I was reading this morning a book by @lewishowes where he shared an experience.
Growing up, he was consistently at the bottom of his English class. So when his book, the School of Greatness came out and became a New York Times best seller, he was obviously very proud. But it also planted some high expectations in his mind about what his next book “should” do.
When the next book came out and was released, he had an even larger audience. He had past success, so of course in his mind the new book would become a New York Times Best Seller as well.
For a couple days he was crushed. He felt upset, hurt, and angry, even though he had been hearing from all sorts of people who are being helped by the book.
He shared how he was no longer fun to be around. He wanted this thing that didn’t happen. He had this expectation, and this expectation let him down.
He went on to call this the “expectation” hangover.
He was able to move past this, by realizing that the core reason he had written a book was not to make the list, but to help other people live better lives.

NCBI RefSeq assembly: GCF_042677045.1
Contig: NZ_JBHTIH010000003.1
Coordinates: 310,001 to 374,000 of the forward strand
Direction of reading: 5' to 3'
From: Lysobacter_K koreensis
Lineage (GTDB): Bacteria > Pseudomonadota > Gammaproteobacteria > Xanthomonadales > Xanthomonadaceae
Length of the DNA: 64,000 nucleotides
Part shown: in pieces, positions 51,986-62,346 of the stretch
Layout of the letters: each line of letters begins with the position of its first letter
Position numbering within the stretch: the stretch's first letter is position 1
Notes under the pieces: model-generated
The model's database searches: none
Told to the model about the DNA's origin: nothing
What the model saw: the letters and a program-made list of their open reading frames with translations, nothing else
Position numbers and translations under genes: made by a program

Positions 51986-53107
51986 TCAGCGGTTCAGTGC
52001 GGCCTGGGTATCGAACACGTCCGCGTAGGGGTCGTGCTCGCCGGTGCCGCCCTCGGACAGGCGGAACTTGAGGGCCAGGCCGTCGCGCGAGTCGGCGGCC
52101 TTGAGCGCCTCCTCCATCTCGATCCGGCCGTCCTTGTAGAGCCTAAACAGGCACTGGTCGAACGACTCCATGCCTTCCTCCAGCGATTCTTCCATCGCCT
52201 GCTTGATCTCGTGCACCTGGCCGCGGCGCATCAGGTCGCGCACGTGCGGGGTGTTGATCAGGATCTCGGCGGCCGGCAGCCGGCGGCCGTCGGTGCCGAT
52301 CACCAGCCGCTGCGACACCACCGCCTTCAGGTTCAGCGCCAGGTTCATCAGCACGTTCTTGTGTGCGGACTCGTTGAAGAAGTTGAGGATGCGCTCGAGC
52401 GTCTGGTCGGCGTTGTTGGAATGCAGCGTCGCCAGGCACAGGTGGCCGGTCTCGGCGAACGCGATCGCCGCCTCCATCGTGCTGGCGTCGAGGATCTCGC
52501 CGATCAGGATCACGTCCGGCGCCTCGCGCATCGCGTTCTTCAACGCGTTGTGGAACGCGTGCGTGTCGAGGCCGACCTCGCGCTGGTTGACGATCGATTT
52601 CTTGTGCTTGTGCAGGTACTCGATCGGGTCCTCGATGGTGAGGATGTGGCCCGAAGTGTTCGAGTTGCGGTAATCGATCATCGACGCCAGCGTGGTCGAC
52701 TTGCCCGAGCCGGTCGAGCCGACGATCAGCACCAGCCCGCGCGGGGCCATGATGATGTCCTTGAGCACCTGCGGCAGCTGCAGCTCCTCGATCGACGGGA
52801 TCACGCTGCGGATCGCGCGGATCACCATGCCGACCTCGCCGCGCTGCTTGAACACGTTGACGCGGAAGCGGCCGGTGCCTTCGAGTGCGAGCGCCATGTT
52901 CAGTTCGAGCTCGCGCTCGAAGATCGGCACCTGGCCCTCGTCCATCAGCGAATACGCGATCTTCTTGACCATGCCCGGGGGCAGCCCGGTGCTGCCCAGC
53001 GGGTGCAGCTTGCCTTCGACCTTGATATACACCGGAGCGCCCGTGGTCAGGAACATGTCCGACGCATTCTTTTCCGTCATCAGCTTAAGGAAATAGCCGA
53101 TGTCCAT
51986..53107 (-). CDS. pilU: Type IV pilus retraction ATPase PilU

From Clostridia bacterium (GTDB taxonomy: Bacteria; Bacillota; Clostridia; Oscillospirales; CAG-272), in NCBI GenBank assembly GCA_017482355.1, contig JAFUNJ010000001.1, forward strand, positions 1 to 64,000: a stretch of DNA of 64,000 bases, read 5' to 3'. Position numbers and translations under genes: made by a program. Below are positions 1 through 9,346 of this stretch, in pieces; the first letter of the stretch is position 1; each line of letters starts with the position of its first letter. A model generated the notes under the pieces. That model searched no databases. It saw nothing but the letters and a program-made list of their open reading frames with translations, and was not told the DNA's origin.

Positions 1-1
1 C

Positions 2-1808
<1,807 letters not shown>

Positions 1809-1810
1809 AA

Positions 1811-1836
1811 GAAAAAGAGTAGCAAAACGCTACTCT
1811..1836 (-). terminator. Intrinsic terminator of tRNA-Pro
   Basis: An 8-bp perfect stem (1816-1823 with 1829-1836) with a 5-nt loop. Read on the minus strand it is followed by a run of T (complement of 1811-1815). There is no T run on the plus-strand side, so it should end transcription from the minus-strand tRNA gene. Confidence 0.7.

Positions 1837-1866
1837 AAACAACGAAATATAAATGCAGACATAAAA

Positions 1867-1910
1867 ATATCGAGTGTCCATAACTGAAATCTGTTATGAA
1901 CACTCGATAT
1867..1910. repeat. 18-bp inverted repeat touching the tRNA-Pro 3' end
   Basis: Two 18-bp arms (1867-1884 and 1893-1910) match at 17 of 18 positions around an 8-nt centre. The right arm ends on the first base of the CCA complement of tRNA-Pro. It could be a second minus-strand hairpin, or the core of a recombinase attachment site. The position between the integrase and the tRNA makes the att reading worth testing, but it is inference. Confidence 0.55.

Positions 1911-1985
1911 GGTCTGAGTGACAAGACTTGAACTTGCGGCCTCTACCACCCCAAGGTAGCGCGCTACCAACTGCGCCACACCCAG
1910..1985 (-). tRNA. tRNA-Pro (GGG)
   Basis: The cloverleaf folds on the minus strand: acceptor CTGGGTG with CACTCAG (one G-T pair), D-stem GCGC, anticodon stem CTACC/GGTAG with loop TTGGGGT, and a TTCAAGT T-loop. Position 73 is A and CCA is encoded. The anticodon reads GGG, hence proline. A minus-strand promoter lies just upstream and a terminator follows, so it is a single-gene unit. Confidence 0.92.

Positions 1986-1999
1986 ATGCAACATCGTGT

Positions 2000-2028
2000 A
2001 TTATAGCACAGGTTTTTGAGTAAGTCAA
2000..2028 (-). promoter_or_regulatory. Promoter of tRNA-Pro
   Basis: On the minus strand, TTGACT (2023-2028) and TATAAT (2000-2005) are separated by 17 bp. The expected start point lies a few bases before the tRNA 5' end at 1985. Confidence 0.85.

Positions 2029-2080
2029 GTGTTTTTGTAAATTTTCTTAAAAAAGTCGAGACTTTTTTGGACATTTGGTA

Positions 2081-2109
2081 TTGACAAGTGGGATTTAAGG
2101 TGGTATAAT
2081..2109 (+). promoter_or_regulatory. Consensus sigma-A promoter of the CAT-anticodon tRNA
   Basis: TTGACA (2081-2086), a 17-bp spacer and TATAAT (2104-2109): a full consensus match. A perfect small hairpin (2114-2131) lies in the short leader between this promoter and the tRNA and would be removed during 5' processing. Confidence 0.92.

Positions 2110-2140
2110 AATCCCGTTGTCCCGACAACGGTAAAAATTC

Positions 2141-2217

If you tie your confidence to your accomplishments, you’re focusing on things you can’t necessarily control. A better way to do it is to move forward, giving it your greatest effort, impact, creative expression, and consistency. These are things you can control and be proud of yourself in the process.
I’ve seen “expectations” ruin both marriages, relationships in religion, and progress towards one’s meaningful mission in life.
I may not have achieved the highest rank inside of my company.
I may not be the highest paid partner.
I may not have received the CEO leadership award.
But I am extremely proud of the consistency, effort, and impact I have had on a weekly basis never missing for over 12 years. Nobody can take that away from me. That’s where my confidence comes from.
I know the direct impact my daily efforts have.
I know the impact it has on my life and community .
I see how it impacts our own team’s lives .
I know the husband and father that I am.
So I will show up consistently to help other fathers know how to create and maintain healthy habits AND find a way financially to be more present in the home.